FIG. 4B shows an illustration of an example song configuration page 440. Song configuration page 440 may include a back button 442 (e.g., that operates similar to back button 402) and an edit button 444 (e.g., that operates similar to edit button 404). Song configuration page 440 may include one or more song buttons (e.g., button 446). Song buttons may allow a user to select a song, song genre or playlist of songs to assign to the particular song button. The songs that are assigned to various song buttons may be stored locally on the guidance device, or they may be accessed via an online music service (e.g., a third party subscription service). Songs that are stored locally on the guidance device may have been stored on the guidance device at the time of production or pre-loaded by the manufacturer through other means. Alternately, songs may be downloaded to the guidance device, for example, from a separate computing device or from an online music store (e.g., an online music store where individual songs may be purchased). In order for the guidance device to access an online music service or an online music store, the guidance device may use an embedded antenna (e.g., a WiFi antenna, a cellular antenna, a Bluetooth antenna and/or other type of antenna or mechanism to send and/or receive wireless signals) to connect to the internet (e.g., via a home network or via a cellular provider network). In operation, a user (e.g., a parent) may select a song button (e.g., Button 1446) and a song selector tool may display. For example, the song selector tool may bring up an interface that allows a user to browse through the user's music collection (e.g., stored on a computer or in the cloud). The interface may allow a user to select a single song, a genre of songs or a playlist of songs to assign to the button (e.g., Button 1).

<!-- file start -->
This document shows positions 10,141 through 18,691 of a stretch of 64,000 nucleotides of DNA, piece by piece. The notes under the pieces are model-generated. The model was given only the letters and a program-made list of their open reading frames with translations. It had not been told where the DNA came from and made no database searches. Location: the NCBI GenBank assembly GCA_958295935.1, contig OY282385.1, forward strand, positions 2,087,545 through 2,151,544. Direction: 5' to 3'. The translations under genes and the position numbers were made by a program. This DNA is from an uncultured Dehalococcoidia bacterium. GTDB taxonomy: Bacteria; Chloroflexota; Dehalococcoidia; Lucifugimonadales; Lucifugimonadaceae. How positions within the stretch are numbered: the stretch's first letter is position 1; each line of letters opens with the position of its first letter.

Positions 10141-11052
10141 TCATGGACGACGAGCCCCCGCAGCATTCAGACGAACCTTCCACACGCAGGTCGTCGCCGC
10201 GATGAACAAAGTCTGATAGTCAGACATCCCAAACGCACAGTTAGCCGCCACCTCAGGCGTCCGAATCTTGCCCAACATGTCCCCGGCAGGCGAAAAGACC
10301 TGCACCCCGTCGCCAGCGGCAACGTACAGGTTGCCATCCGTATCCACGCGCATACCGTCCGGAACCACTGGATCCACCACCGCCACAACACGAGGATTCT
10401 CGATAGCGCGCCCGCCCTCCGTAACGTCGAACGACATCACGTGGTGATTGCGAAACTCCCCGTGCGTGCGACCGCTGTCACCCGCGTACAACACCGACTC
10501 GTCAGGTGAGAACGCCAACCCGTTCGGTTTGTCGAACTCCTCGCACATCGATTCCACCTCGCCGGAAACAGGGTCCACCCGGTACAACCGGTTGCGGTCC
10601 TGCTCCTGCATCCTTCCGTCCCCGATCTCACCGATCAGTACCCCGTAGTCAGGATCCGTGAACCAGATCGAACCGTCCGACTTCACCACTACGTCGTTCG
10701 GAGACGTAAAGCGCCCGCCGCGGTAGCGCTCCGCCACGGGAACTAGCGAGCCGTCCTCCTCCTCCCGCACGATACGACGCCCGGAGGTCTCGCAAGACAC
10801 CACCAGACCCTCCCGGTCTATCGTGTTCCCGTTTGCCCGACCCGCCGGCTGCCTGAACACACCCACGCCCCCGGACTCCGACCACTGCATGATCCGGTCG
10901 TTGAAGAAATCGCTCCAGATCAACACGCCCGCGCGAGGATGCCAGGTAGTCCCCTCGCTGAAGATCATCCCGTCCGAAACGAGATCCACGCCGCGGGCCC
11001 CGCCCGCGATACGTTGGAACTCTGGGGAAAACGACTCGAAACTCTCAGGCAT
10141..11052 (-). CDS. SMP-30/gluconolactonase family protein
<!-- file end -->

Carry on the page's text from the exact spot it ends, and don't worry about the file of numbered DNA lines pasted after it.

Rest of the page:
Song configuration page 440 may allow a user to add or remove buttons, e.g., buttons 1, 2, 3, 4 (Button 4 not shown). For example, a user may be able to add a button by pressing an “add button” button 448. For each button that is added, a user (e.g., a parent) may assign a song, song genre or playlist to that button. Then, each button may appear (e.g., via song selector 236) to a user (e.g., a child) during the runtime mode (e.g., during a shower).

FIG. 4C shows an illustration of an example recording page 450. A user (e.g., a parent) may navigate to the recording page in various ways, for example, by selecting a subtask button (e.g., button 412) or a user button (e.g., button 422), and then selecting an option to record an instructional sound for a sub-task or to record a name for the user. Alternatively, a user may navigate to the recording page more directly by selecting a quick record button (e.g., quick record buttons 416 or quick record button 426). A quick record button may cause the recording page 450 to display, and may also alter the filter section 451 (explained in more detail below). For example, if a user selects quick record button 416, filter section 451 may automatically be altered such that button 456, for example, is selecting “Sub-tasks”. Then the user would just have to select which sub-task (e.g., button 458), for example, before recording (e.g., via recording tools 460).